At last night’s launch of its 2012 TV range, Samsung was at pains to promote its Smart TV offerings, which this year will include fitness apps, Foxtel and both talk and physical navigation options.
The bigger breaking news from last night’s launch was undoubtedly that Samsung will be offering Foxtel as an option through selected TV models later this year, as well as eight free Olympics channels for anyone who buys a series 7 or series 8 TV. But that wasn’t the entire story for Samsung’s TV range, which (like last year) is all about pushing the Smart TV message, albeit a message that they were also pushing at this year’s CES.
Foxtel’s a nice little coup for Samsung to engineer; while I can’t imagine it’ll entice somebody already on a Foxtel contract, it’s definitely a nice bit of oneupmanship. Some of Samsung’s offerings weren’t so fresh, however, and represented more of a catch-up, with services such as Plus7 and Wiggle Time TV (already available on competing models) being pitched as part of the buying pitch.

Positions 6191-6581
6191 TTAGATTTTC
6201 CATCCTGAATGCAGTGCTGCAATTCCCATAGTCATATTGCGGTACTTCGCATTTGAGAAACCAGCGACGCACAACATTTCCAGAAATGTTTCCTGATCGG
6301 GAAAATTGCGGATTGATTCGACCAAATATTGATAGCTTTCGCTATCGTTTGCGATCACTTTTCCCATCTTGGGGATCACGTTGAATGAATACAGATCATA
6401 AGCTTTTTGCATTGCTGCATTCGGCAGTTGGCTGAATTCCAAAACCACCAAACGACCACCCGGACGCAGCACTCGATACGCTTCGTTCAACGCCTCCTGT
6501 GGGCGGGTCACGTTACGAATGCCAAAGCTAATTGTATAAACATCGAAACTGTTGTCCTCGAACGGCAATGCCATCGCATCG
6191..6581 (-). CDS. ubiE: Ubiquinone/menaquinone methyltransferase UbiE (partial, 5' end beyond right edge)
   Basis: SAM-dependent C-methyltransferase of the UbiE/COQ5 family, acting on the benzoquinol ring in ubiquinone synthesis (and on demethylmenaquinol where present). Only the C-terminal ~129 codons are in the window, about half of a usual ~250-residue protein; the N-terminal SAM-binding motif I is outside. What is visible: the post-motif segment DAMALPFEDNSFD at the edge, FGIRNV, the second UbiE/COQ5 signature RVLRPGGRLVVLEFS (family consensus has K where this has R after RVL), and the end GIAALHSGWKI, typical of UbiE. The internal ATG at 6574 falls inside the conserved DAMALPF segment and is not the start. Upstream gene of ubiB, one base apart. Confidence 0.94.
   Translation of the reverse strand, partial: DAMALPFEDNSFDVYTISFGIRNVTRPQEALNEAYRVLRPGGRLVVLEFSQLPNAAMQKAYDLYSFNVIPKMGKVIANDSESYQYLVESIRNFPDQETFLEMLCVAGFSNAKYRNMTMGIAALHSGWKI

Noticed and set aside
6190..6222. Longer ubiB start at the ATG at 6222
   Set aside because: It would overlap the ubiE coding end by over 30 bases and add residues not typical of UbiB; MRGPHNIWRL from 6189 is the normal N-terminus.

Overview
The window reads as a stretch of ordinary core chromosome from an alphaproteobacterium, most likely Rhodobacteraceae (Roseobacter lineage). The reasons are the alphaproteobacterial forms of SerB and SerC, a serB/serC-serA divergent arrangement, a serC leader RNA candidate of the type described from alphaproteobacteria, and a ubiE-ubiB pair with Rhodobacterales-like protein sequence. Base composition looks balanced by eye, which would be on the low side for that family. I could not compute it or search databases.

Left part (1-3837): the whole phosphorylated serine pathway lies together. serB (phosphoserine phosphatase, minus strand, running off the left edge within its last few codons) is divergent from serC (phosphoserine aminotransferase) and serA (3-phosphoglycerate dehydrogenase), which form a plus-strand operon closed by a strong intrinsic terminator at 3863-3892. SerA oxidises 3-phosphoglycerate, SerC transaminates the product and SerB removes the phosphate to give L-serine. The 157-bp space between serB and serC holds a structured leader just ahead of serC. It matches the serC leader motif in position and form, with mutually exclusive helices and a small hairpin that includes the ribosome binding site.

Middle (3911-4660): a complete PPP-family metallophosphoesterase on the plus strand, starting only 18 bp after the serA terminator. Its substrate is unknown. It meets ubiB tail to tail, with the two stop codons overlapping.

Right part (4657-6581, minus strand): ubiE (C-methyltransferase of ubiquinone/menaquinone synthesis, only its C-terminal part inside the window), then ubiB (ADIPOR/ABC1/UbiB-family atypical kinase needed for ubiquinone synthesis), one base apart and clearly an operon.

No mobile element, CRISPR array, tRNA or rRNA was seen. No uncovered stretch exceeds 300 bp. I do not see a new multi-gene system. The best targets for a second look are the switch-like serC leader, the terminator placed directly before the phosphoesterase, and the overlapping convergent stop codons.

From a control perspective, the humble remote control is apparently passé; select models in the new line feature touch, voice and gesture controls, with inbuilt cameras able to perform face recognition as well. Launches are always a terrible place to properly assess that kind of technology — it’s noisy, badly lit and of course the vendor is largely in control of the choices open to you — but I’m still not totally sold on the technology, if only because I rather like physical buttons. Perhaps I’m a dinosaur.
The Australian TV market’s become ever more price centric, and Samsung’s clearly going for a “premium” style strategy here; at the launch Phil Newton, head of audio visual Samsung Australia stated that
“For the last 12 months it’s all been about low quality, low cost sets; it gives the market a bad name.”